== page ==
“...Mr. Harper, utterly frustrated by the betrayal, decided to write off Quebec for good and rule with a minority, while seeking a majority, outside the borders of Quebec.” NoDogsOrAnglophones- April 2, 2010
“Quebeckers have finally convinced Stephen Harper that Quebec is a dead end, a place where governments go to die, not to find majorities. Coldly turning his back on the Province, Harper is slowly and deliberately setting out to take Quebec out of the Canada equation and like the oblivious frog in the pot of cold water, the heat is being turned up.” NoDogsOrAnglophones- May 17, 2010A realistic analysis of the death of 'Quebec Power" in Ottawa, was written last week by commentator Joël-Denis Bellavance in La Presse
"Mr. Harper and his senior aides were so firmly convinced that further gains in Quebec would allow them to gain a majority in Parliament...Last week's cabinet shuffle underscored this Alberta/Ontario axis, with those promoted to the cabinet representing Albertan and suburban Toronto area ridings. The promotion of Peter Kent, a unilingual Torontonian was particularly galling to Quebec as well as the newly-elected Julian Fantino, a "big C" conservative who is also no friend of the province.
But the results of the federal election of October 2008 shattered that belief. After a difficult electoral campaign and despite a respectable record in Quebec, the Conservatives won only 10 seats (they have since made a gain at the expense of the Bloc in Montmagny-L'Islet-Kamouraska-Rivière-du-Loup). At the same time, they won a dozen more seats in Ontario without a campaign of seduction.
Since then, the political Quebec-Alberta axis has officially been replaced by a new coalition: Ontario/Alberta. For conservatives, obtaining a majority in the House of Commons passes through Ontario." Read the full story (fr)
No Quebec minister lost their job, but none were promoted. For hard-working Steve Blaney, of Levis, Quebec, it's a bit of a disappointment. Link fr
It's clear that Harper is looking to high-profile candidates to knock off Liberals in the riding rich suburbs of Toronto, known colloquially as the the 905's (after the area code.) Building a conservative majority now runs through southern Ontario and while nothing is sure, it is the only viable option left to the Conservatives.
That's because in Quebec, the Conservatives realize that they are dead.
The Bloc Quebecois MP summed it up neatly, not realizing that his analysis, underscore why Quebeckers shouldn't vote for the Bloc;
"They're picking people from Ontario because we are possibly on the eve of a federal election. There is a political message here. He's winking at Ontario, noting that he obviously cannot improve his score in Quebec . Mario Laframboise, Bloc québécoisFor separatist journalist Josée Legault, it's somehow unfair that the Prime Minister has turned his back on Quebec.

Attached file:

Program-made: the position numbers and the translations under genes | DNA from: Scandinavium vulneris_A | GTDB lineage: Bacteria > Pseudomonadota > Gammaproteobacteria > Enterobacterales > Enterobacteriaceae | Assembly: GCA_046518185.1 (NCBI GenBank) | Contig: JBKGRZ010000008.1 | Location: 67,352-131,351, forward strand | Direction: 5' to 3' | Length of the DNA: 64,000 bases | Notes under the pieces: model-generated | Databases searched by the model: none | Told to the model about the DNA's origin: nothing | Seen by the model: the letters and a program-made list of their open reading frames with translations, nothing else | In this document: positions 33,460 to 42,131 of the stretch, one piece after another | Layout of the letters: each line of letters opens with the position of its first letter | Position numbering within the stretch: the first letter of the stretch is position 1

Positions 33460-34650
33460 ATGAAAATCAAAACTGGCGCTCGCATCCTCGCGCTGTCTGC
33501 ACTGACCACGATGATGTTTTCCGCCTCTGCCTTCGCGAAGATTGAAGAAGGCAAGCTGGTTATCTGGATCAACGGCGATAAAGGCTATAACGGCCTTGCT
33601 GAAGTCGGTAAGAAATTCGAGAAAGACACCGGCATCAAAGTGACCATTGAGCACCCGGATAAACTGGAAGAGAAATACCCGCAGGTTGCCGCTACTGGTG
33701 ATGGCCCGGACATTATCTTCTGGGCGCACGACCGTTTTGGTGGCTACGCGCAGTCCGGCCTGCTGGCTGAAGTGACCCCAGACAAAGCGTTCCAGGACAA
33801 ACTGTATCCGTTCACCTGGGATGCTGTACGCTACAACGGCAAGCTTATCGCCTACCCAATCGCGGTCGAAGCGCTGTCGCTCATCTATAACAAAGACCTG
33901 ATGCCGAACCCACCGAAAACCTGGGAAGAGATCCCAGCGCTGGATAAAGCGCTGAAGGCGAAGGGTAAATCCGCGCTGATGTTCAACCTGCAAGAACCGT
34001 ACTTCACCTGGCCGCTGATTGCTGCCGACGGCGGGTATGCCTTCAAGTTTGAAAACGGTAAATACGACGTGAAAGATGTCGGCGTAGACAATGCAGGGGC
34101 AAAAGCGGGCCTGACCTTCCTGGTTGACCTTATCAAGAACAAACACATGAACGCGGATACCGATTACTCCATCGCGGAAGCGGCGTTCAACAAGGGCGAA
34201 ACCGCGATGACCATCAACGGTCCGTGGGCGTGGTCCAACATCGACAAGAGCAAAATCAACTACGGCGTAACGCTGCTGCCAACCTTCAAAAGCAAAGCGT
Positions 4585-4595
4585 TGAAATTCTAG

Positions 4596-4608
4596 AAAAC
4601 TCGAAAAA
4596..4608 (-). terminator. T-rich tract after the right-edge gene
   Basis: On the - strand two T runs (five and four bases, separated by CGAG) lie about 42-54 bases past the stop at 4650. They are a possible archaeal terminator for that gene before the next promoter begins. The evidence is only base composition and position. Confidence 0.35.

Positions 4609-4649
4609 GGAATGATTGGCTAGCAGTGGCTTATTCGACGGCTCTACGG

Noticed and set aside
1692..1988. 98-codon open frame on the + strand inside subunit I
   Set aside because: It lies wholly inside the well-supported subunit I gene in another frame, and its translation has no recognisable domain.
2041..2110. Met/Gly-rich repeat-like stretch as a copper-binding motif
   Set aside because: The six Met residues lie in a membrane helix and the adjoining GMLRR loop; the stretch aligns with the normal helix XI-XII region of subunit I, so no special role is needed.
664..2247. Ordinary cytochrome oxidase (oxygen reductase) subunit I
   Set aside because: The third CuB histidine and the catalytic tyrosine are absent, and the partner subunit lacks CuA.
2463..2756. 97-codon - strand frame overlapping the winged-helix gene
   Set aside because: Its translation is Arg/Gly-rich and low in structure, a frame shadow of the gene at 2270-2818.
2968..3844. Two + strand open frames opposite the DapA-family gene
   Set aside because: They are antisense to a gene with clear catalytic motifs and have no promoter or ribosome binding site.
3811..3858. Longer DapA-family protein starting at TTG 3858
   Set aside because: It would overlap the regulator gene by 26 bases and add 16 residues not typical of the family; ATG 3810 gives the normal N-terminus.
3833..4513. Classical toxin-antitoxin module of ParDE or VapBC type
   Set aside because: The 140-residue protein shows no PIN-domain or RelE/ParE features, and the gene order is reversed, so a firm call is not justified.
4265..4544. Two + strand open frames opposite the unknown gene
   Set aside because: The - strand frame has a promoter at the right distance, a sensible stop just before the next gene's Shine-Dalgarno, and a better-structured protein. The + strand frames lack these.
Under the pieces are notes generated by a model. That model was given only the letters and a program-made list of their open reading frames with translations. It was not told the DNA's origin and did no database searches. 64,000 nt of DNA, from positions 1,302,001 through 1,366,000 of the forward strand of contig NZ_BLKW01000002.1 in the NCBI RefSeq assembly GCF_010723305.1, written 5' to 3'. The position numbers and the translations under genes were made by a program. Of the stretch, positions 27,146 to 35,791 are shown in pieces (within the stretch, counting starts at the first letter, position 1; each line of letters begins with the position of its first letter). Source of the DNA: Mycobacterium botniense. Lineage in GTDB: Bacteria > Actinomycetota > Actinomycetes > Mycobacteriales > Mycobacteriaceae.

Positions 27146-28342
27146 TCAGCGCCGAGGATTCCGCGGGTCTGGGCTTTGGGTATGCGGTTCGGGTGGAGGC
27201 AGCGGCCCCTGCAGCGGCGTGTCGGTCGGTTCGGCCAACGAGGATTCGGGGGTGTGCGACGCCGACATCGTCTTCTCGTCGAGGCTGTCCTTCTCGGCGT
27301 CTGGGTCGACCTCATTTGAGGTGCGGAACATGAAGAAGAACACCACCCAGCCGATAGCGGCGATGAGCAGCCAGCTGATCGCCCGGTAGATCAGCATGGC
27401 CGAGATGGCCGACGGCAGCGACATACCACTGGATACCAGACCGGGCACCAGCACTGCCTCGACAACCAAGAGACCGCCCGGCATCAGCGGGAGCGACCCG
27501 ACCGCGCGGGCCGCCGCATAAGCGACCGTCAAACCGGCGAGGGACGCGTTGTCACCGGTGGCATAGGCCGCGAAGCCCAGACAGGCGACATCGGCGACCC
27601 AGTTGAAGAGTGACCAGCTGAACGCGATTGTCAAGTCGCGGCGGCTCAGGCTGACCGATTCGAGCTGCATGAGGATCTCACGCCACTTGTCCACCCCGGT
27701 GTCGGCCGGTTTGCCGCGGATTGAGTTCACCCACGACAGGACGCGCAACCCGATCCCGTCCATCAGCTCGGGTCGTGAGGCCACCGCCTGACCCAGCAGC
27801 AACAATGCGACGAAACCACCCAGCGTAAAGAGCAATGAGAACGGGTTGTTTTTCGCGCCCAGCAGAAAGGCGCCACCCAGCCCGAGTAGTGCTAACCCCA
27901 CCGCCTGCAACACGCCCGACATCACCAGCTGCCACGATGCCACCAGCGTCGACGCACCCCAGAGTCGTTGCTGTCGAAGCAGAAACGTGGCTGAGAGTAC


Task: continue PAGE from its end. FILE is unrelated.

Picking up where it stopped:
As a longtime advocate of squeezing Ottawa for whatever Quebec can get, whilst pursuing a sovereignist agenda, a policy that has been quite successful over the years, the fact that the gravy train has pulled into the station and parked, is particularly hard to take.
In a blog piece appropriately entitled Bye Bye Québec, Ms Legault reports rather bitterly that Quebec no longer figures in Harper's plans.
Whether Harper can actually pull off a majority government is debatable, he certainly can't do it today. Most likely Harper will work on southern Ontario over the next months and recruit more 'star' candidates with promises of cabinet positions.
If the Conservatives do achieve a majority, it will be nothing less than apocalyptic for Quebec.
Free from a large Quebec presence in the caucus or the cabinet, Harper will get down to payback, punishing Quebec for turning its back on the Conservatives.
Quebec can expect him to follow through on all those ant-Quebec legislative initiatives that have been impossible to pass under a minority government.
First he will finally add those thirty seats to parliament, diluting Quebec and the Maritimes political weight in Parliament. Out of those thirty seats, the Conservatives will probably win about two-thirds.
Next he'll pass legislation removing federal subsidies to political parties, a move which will cripple the Bloc Quebecois, since they don't really raise any money on their own. Quebeckers have shown themselves the least generous Canadians when it comes to reaching in their pocket and so the next time Mr. Duceppe wishes to visit Washington to speak, he'll be riding a Greyhound bus.
Most importantly, Harper will curry favour in the ethnic communities of Toronto and that means no decrease in immigration levels, which stands at a devastatingly high level, that is slowly, but surely eroding Quebec's demographic position.
These policies are a given, but it could get worse if the Conservatives decide to 're-work' equalization payments or fiddle with bilingualism.
For Quebec, a Conservative majority government represents a grave threat, one that is starting to scare the crap out of political commentators in Quebec.
But oblivious as usual, expect Quebec voters to send the Bloc back to Ottawa in force, not believing or realizing that four or five years of a majority Conservative government will destroy what is left of 'Quebec Power' and change this country forever.
Quebec may react by voting in a separatist government, but without enough votes for independence, it will be another case of the worst possible outcome.
For Quebec there's nothing left to do but to cross their fingers and pray for the good fortunes of the federal Liberals., otherwise......